Way back in 1994, Anvil magazine ran a series of preview articles for Leviathan with a selection of short stories, concept art and background.
Looking at the cover, I'm struck by the style of the Orcish warbeast with it's mighty banner, trendy shade and the herd of tiny goblins trailing after it.
Next up, there's The Shaman's Tale, a short story that covers the world of Leviathan and the fate that befell the civilisations that once flourished in it.
I must admit that Anvil Magazine totally passed me by and it's only been recently that I've managed to source some copies of it myself. It's interesting to see that even at this early stage of it's development, Leviathan was very different from your typical fantasy fare.
Gone were the Tolkienesque Western European medieval setting and in its place is a grimy fascinating world where civilisation has failed and the apocalypse has come and gone and the survivors must fight to survive amongst the ruins of a world gone quite literally to hell.
Even the artwork was new and different, with ex GW artist Adrian Smith creating some really fantastic concepts with savage punk barbarians, vaguely oriental Goblins and steampunk Dwarves (decades before the style became the norm for the stunties).
Looking at the concept now, I find myself wondering what Leviathan could have been if the company that created it hadn't changed hands repeatedly and Leviathan disappeared into the mists of time.
I've tried to track down anyone who worked on the game to see if they have any memories of the development of the game or any of the concepts that they were working on for the supplement, Earthpower. Sadly, I've not had much luck as all the material they had was lost on an old PC but apparently the original concept for Leviathan was that it was going to be a skirmish game with small warbands with the odd monster rather than the mass battle game it became.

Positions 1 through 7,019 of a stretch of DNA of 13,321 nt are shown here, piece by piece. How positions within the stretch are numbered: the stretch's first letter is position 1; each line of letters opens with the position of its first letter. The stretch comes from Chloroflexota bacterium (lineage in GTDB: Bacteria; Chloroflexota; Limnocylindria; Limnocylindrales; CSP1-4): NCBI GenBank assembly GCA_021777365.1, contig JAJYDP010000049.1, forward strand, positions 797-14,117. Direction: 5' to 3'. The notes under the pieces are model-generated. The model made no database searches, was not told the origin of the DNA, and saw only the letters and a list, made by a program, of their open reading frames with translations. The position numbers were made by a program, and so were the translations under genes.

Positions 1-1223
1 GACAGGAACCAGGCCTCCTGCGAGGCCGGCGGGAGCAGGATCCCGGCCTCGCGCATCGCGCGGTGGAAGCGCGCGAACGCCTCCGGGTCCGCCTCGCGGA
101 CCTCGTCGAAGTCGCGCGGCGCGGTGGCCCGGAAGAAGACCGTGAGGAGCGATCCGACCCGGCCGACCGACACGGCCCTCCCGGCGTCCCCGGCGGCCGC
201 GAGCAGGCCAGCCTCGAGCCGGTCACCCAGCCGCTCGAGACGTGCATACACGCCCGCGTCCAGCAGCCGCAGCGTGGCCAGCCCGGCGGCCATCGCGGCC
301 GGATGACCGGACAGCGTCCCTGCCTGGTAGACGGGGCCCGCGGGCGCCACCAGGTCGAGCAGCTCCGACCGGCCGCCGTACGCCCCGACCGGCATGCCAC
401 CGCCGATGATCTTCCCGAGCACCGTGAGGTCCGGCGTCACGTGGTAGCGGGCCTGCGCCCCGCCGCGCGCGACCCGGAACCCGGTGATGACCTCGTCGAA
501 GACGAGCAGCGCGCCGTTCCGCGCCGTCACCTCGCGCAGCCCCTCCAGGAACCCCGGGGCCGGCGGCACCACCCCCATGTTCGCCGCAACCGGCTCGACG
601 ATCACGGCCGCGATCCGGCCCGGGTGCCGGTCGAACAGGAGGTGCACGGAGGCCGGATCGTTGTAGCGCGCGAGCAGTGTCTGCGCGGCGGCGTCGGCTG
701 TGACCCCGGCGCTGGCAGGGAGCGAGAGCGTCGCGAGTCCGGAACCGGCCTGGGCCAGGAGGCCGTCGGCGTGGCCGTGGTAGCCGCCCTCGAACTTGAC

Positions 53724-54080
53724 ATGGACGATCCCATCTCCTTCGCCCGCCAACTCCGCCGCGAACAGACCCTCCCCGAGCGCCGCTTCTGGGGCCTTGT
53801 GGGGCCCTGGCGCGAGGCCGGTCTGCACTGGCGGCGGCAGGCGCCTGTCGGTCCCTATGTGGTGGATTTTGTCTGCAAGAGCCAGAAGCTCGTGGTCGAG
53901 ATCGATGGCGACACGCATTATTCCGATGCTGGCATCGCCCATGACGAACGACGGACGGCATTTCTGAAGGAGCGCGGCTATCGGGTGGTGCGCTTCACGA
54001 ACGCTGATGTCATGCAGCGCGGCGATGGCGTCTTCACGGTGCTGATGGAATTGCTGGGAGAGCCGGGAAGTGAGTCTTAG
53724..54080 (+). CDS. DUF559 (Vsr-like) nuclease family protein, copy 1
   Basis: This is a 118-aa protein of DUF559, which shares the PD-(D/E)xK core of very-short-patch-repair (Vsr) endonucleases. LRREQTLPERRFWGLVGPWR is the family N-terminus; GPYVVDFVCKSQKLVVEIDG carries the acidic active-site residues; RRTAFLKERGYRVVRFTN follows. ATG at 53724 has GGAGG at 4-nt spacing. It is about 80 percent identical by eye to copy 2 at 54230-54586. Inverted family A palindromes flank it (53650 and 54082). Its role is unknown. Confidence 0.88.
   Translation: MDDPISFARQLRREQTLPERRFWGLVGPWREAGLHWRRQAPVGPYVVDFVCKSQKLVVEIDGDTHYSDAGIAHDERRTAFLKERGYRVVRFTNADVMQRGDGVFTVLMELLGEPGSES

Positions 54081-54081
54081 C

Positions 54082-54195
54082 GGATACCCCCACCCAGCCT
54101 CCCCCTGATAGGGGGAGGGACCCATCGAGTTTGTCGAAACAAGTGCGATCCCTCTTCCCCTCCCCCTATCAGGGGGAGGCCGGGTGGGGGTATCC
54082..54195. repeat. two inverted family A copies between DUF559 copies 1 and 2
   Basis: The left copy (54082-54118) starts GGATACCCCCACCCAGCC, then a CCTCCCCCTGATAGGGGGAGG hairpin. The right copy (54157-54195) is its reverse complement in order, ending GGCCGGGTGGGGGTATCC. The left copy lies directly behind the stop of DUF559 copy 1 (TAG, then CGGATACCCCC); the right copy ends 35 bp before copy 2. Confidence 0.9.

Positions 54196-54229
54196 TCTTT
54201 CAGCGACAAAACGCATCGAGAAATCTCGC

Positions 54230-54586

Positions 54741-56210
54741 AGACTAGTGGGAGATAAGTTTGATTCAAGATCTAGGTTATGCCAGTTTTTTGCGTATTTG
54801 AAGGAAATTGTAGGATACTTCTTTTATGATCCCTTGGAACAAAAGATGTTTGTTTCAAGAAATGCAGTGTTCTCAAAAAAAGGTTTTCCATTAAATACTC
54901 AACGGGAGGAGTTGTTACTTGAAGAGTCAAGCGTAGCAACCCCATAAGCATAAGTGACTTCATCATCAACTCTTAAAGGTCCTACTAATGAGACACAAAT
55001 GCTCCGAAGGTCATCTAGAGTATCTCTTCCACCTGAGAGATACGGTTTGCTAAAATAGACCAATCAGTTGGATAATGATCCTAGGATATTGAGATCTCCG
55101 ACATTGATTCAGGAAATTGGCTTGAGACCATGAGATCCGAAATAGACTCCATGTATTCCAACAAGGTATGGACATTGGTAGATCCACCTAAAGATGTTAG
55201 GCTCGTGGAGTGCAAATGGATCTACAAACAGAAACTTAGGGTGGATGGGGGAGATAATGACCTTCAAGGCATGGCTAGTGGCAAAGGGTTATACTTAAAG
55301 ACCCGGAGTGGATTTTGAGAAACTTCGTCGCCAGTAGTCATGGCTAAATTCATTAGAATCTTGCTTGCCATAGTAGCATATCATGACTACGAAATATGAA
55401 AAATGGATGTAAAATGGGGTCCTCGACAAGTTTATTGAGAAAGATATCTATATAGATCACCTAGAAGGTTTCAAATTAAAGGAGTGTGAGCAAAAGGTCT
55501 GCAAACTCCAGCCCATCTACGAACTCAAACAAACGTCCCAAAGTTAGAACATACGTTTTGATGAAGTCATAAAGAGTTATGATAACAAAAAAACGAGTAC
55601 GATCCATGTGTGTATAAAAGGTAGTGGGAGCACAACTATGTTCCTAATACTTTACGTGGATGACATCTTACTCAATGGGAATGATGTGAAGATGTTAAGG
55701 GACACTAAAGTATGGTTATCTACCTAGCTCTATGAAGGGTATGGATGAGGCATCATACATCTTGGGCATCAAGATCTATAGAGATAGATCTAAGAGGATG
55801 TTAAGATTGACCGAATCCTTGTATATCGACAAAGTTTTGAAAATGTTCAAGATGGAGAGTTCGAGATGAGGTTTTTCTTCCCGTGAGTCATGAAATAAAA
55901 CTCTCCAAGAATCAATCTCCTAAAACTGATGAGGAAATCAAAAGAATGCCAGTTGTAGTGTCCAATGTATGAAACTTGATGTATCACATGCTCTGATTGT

The second article to turn up in Anvil was a sketch gallery which also gives a sneak preview of what the game was going to be like.
Look at the Black Orc Khan! I love the style of the guy, with his bone armour and vague native American vibe which is really different from the typical Orc style, and indeed the final visuals that Grendel went with.
A two headed Orc Shaman and spiny Orc warrior also reinforces the post apocalyptic setting where magical pollution and a cataclysmic war has seen mutation and degeneration of the surviving populace.
The final piece of artwork previewed was the Goblins and some warbeasts:
Ironically, the Goblin artwork is rather closer to the more traditional view of Goblins than how the final release portrayed them. I'm more struck by the Orc and Goblin warbeasts, huge scaly lizards with lots of teeth and toting impressive howdahs and artillery pieces.
It almost feels like the game was trying to go in two directions at this stage with the infantry being really characterful and the background hinting towards small groups of warriors fighting for survival while the artwork for the warbeasts point towards something a bit more epic in scale.